This seemingly simple and straightforward behaviour actually involves a very complex analytical process involving several factors. The angle I want to point out is that, if we chose to race this superior cycle, we would have to advance our machinery and we knew that was impossible. It would involve convincing our parents to buy us a similar cycle. All of us were from an equivalent economic background. Then, if we even allowed this cycle to stay in the group we would eventually start racing it. If we were forced to race it, which we prevented from happening, we would be forced to soup up our cycles. The ethics of the means would be compromised.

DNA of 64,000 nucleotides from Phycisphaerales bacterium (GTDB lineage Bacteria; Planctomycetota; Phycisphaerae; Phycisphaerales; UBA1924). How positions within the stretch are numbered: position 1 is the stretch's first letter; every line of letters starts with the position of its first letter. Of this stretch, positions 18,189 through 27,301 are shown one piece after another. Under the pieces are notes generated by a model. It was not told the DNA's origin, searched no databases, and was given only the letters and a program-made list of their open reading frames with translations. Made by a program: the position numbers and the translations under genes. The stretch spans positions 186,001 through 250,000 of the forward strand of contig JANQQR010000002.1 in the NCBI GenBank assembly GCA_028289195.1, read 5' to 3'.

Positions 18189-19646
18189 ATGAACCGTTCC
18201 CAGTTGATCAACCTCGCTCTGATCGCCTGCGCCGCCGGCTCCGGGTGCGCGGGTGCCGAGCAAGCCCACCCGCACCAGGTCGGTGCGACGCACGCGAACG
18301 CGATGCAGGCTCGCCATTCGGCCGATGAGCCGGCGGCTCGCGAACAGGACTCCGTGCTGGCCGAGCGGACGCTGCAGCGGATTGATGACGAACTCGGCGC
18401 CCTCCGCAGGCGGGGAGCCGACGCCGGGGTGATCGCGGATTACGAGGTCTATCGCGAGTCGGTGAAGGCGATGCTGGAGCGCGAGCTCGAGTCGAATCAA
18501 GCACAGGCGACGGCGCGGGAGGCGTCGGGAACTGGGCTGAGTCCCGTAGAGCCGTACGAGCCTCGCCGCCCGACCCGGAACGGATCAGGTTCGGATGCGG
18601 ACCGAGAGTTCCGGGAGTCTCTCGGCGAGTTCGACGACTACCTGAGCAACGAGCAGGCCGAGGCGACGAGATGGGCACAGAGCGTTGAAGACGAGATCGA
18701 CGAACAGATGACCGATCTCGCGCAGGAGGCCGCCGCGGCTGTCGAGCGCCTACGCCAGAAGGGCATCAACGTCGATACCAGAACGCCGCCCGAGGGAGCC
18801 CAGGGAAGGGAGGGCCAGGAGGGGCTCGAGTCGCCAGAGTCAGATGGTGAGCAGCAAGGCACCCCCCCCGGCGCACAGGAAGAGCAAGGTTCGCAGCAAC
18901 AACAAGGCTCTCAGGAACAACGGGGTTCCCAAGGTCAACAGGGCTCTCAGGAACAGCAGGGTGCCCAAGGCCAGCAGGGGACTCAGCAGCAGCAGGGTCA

Thus, I disagree with Marc W. Herold's analysis of the Afghan policy of President Obama. There actually is a very intelligent reason to use footsoldiers against footsoldiers. Ofcourse, this juvenile instinct was lost in the higher order foreign policy making business, globally, forawhile. If you force me to prevail against your faster bicycle, you soon will be struggling to prevail against mine.